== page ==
Tampa Bay Buccaneers

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Talking Differences from Week 6 Eagles, Brady's Postseason Demeanor & a First for a Vet | Carmen Catches Up

There are no shortage of storylines as the Bucs get set to take on a very different-looking Eagles team in the Wildcard round of the NFC playoffs. 

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-The Buccaneers are about to take on the Eagles for the second time this year but just like Head Coach Bruce Arians said: 2021 is over. Playoffs are a whole new season. As such, it's only right that these Eagles will look different than the ones Tampa Bay faced at their place in Week Six. The differences are evident and they start with quarterback Jalen Hurts, who leads the league's top-ranked rushing unit… as a quarterback.

"It's not just him, I think it's the offense as a whole," Defensive Coordinator Todd Bowles said on Thursday. "They're a completely different team than what we saw in Week 6. He's got a great pocket presence and he runs like a halfback, but he can throw the ball very well. I think as a group, they've gotten together. I think Shane [Steichen] and Nick [Sirianni] have done a great job of expanding the offense and running the football – getting that done and getting deep-ball plays, as well. They do a heck of a job with their scheme, and they've kind of been beating everybody up. Jalen kind of drives the offense. You can see the maturity, you can see the control of the offense and I think he has done a hell of a job.

"I think most of it is in the confines of their gameplan and what they're trying to do," Bowles went on. "I think if he gets pressured, he has the awareness and wherewithal to escape and do the things he needs to do to make the downs go forward. I think most of it is all within the gameplan, but he has an extra element to him if he needs it, and he pulls it out at the right time."

Speaking of players with extra elements, the Bucs might have one of their own when it comes to entering the postseason, though he'd never quite admit it that way.

"I feel like I always try to give everything I have," said quarterback Tom Brady. "I feel like I always try to. I think naturally just the urgency goes up because there's more energy around what we're doing, there's more energy on the field and everyone wants to come back and play in these games. There [are] more people that want to come to the games, there [are] more fans, there's a pep rally tomorrow, I guess. There's just a lot more excitement. There [are] fewer teams playing, there's more coverage and everyone's paying attention. You've got to feel it. You've got to feel the urgency and you've got to go out there and you've got to get the job done."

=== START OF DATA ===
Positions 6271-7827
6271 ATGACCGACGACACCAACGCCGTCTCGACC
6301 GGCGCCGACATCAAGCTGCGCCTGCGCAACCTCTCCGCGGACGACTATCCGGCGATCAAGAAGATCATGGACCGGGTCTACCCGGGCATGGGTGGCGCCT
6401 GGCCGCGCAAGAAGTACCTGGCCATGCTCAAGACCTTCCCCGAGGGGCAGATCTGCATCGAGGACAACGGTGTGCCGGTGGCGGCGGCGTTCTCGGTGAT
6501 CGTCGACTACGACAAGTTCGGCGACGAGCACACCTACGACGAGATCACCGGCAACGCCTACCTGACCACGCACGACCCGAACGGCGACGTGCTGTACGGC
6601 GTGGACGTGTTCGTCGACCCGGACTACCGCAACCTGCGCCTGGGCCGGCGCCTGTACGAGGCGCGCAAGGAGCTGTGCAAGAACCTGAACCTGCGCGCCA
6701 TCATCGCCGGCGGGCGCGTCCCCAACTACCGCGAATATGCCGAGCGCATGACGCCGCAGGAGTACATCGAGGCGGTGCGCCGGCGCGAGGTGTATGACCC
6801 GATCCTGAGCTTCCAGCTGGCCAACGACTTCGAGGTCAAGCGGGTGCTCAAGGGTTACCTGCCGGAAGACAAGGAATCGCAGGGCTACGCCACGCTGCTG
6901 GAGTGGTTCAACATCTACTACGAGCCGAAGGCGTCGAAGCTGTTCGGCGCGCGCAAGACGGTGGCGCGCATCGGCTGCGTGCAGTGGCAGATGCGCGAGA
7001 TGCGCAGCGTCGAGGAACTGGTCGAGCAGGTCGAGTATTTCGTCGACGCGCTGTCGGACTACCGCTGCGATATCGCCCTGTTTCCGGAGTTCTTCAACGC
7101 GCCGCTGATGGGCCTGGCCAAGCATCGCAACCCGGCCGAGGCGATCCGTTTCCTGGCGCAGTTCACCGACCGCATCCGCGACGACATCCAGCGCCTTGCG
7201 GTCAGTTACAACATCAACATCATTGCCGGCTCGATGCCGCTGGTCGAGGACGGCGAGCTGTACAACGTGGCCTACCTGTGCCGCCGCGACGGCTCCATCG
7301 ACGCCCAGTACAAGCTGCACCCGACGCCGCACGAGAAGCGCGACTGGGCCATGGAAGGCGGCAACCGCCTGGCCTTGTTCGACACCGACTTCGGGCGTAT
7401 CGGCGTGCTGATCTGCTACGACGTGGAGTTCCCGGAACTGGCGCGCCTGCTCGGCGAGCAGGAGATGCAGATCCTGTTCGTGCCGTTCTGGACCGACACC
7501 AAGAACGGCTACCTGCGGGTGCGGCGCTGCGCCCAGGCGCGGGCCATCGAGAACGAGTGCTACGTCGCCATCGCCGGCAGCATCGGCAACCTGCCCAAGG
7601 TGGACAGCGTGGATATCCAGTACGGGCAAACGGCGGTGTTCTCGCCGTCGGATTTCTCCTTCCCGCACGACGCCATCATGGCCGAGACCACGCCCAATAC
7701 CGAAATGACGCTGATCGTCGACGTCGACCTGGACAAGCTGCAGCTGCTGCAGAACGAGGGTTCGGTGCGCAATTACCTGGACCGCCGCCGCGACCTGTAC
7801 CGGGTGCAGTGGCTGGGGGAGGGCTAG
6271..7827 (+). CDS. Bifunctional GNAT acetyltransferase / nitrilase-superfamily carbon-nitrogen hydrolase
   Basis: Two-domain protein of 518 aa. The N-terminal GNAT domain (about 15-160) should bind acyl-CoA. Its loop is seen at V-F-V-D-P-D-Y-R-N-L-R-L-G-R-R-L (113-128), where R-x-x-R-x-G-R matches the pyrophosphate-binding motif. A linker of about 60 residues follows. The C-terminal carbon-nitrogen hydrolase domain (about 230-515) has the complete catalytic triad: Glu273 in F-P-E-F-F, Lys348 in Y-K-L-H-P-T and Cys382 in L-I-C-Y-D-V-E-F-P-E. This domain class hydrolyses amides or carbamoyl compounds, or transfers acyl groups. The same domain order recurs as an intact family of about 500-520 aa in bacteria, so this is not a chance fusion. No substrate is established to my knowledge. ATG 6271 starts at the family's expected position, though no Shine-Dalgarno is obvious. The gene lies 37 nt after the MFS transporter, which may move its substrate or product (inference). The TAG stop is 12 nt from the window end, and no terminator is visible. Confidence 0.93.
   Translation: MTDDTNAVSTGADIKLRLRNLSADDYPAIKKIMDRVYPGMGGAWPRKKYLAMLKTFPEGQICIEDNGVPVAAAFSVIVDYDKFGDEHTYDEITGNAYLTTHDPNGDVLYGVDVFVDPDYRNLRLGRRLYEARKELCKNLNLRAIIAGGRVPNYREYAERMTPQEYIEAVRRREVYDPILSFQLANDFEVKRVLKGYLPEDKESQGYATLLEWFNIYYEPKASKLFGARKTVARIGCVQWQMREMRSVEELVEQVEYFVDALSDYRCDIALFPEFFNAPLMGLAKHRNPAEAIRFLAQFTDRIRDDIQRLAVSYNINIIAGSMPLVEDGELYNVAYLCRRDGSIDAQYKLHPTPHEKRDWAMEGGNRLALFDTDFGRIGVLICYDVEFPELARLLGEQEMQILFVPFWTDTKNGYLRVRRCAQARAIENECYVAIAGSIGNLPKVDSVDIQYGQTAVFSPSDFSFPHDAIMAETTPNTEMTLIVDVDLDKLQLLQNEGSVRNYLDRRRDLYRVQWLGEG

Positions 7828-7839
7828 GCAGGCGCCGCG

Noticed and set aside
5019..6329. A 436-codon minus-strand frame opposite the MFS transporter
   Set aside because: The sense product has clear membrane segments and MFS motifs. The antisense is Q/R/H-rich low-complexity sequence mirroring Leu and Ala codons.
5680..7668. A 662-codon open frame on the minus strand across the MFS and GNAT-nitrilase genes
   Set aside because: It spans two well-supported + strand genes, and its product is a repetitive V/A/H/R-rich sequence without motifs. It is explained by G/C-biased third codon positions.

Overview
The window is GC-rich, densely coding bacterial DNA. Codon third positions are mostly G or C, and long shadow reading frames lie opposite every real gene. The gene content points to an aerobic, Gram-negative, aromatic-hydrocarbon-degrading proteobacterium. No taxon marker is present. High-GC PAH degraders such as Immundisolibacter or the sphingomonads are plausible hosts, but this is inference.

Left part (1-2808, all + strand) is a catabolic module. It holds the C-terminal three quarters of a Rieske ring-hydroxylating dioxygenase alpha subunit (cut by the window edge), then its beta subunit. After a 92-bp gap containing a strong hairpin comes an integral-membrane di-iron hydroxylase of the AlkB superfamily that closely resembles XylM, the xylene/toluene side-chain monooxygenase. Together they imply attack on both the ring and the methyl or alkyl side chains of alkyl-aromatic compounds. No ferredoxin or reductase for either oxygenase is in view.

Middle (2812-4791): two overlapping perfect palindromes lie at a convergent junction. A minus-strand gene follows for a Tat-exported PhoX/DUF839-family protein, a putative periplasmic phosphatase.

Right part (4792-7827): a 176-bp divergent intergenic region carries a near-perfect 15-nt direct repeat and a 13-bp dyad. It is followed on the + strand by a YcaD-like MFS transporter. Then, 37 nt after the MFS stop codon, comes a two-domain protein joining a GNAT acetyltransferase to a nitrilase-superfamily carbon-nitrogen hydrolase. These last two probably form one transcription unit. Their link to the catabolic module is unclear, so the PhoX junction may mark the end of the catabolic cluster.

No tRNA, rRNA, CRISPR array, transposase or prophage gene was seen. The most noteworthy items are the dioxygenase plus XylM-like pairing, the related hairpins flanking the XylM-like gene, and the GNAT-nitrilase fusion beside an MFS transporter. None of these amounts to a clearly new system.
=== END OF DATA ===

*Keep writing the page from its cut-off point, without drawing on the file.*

Helping him get the job done is Offensive Coordinator Byron Leftwich, who now has two seasons under his belt with Brady. It allows for a symbiotic relationship between quarterback and playcaller.

"It's a beautiful thing," Leftwich said. "We're the same. We're close in age. All me and him do is talk football. We're talking football every second we see each other, and we both love it in that way. It's a blessing to have someone to love the game the way that he loves it, to approach the game the way that he approaches it. As a coach, it's ball, ball, ball all the time. That's a special thing that you just love being involved with – that love and going to work with him every week."

That's a sentiment shared not only between Brady and Leftwich, but among Brady's teammates – especially when entering the postseason.

"You can look at it as pressure just being out on the field and understanding what the expectations are for this team," said running back Ke'Shawn Vaughn. "I think that alone is enough pressure itself. Then understanding that you are playing with Tom Brady and you have to protect your quarterback. He has to be able to trust you out on the field just like you have to be able to trust all the other 10 players on the field with you. I feel like there is pressure every day. It's just about how you look at it. I look at everything as a challenge, so we've got to complete the challenge."

Vaughn is young and already making his second trip to the postseason. But for a veteran on this offense, this will be his first time. After seven years in the league, wide receiver Breshad Perriman will be playing in his first playoff game on Sunday.

"Man, like I said, it feels almost like a movie or something," he said. "It's crazy just to be in this position, being able to play in a playoff game and games in January that really matter, especially with how the beginning of my season started for me. It's huge."

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